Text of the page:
The Analyst (Monrovia)

22 November 2012

Liberia: Publishers Growl - 'We Will Shame, Expose Mischief Makers'

Photo: IRIN
Liberians scan the newspapers for post-election analysis.

If anyone thinks—or had thought—that journalists are gullible and just a mere conveyer of news and information from newsmakers to readers and listeners, that person must think twice because the Publishers Association of Liberia (PAL) is making is crystal clear that they are humans of flesh and blood and, more so, citizens of Liberia who are also scrupulously conscious of the pains and joy of society. They came together yesterday and released a position statement that may gone a long way to not only change public perception about journalists but also sends a message to public officials and prominent state actors bend on using the media as pedestal to propagate hate, disorder and conflict that impact on national harmony, development and stability. The Analyst reports.

"Today, member institutions of PAL have come together to announce and declare that gone are the days when politicians and unscrupulous civil society organizations and individuals used the media not only to settle scores with each other but also to create unnecessary tensions and strains on the country's already fragile peace and democracy."

Those were words of the Publishers Association of Liberia (PAL), a conglomerate of newspapers owners, contained in a strongly worded press statement issued yesterday in Monrovia. Owners of some broadcast media are also part of PAL.

The group said their statement comes from the backdrop of unfolding developments in the country that seem as be schemes on the part of politicians and other state actors to use the media to foment hate and disorder in the country.

The Publishers Association says it has followed with keen interest the war of words between the Executive Mansion and the National Legislature, between a member of the House of Representatives and the Board Chair of the National Oil Company as well as the General Auditing Commission saga occasioned by student demonstrations before the premises of the Commission.

More often than not, PAL observes, the media is the preferred conduit that protagonists in verbal wars and self-seeking aggressions seek to amplify their aggressions or defenses.

The Association says while it is true that the world over, the media largely feed on conflict—on controversy—between and amongst contending forces and that he Liberia media are no exception, PAL is not unaware that in Liberia, during moments of conflicts, actors in national discourses seek to draw and co-opt the media into alliance-ship against the other, attempting to mislead the media with all kinds of machinations, using pseudo groups who issue tramped up press releases to support their cause and denigrate opponents.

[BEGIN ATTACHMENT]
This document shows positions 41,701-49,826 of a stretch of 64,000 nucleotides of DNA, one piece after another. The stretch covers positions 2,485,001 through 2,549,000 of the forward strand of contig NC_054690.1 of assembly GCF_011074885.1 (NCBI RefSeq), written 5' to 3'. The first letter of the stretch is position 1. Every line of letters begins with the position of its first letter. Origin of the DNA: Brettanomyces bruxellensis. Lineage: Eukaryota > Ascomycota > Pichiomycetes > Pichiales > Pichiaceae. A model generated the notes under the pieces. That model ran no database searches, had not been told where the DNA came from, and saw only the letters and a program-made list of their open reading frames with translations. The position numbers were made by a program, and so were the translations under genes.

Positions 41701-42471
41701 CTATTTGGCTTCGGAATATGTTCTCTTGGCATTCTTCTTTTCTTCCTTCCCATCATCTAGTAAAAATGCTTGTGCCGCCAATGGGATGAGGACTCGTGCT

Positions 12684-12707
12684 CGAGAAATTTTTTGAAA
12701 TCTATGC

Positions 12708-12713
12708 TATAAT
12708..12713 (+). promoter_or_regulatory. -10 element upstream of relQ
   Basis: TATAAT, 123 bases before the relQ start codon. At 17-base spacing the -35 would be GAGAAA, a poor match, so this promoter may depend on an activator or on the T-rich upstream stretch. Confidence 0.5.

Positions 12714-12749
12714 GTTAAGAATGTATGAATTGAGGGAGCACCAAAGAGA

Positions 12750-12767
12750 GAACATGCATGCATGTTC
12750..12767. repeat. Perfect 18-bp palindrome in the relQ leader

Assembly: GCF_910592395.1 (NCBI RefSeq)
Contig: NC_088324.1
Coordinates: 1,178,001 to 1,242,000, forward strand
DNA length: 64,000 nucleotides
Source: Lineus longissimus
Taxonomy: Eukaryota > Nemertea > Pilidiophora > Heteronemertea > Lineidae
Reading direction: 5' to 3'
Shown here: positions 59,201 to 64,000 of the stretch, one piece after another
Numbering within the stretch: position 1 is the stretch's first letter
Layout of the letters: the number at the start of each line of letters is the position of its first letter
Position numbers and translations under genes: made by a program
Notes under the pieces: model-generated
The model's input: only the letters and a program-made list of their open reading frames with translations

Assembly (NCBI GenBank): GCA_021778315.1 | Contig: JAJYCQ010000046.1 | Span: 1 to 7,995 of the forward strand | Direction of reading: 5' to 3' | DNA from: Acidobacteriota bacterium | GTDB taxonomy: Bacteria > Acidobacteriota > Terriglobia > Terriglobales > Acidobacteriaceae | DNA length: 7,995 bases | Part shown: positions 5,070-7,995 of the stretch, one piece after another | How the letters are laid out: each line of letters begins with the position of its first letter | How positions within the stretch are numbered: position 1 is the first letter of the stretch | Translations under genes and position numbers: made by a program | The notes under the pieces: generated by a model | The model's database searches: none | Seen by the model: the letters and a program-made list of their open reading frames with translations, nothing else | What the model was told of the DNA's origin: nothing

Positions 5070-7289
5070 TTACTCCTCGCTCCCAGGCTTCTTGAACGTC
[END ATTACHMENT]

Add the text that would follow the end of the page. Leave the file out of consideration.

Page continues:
Henceforth, PAL says, it is not going to be a silent actor in national issues but that its members have contented to a number of steps—steps that include joint issuance of periodic position statements to address any issue or development that impacts, or have the potential to impact, negatively on national stability, peace and harmony.

The group says its members will place media blackout on individuals and groups that make reckless and unsubstantiated statements intended to cause panic, public unrest and disharmony and will also issue and publish joint editorials and commentaries denouncing violence, undemocratic tendencies and promoting national peace, harmony and stability.

The Association also declares that it will conduct routine internal investigations within its ranks and files with possible sanctions on reportages of members that compromise professionalism and objectivity.

"The aforementioned declarations are in acknowledgement of the fact that Liberia's peace and democracy are nascent and fragile and that the media can play a role that can either sustain the peace or backpedal the nation to conflict," PAL says, adding: "Because members of PAL are Liberians, and more so because we are professional journalists, we are resolved to undertake a role that promotes democracy and peace rather than serve as anchors or propellers of disharmony and conflict.

"As members of PAL, determined to see our country make progress as others around us are doing, we desire not to form partnership with individuals and organizations that engage into mudslinging and unconventional tactics of settling scores. The Association believes that the current trend of acrimonious exchanges amongst state actors should not be allowed to continue since Liberians deserve better. PAL will not allow its members serve as launching pads."

The Association has however made it clear that its declared posture is no way a suggestion or guarantee that members of PAL will close their eyes and ears to critical reporting and analyses of national issues.

"Hope we are not making the impression that PAL members will be publishing news and information that pamper and cuddle newsmakers or that hide the truth. In fact, our declared positions are actually meant to strengthen our reportages that expose tyranny and bad governance," the Association maintained. "What we are going to do is to scrupulously keep watch of the line between issues and developments that promote national harmony, stability and democracy on the one hand and issues and developments that tend to cause conflict and disharmony on the other."

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InFocus

Liberian Publishers Threaten Politicians With Blackout

Liberians scan the newspapers for post-election analysis.

The Publisher Association of Liberia has warned politicians to stop using the media in creating unnecessary strain on the nation's peace and democracy or risk a blackout. Read more »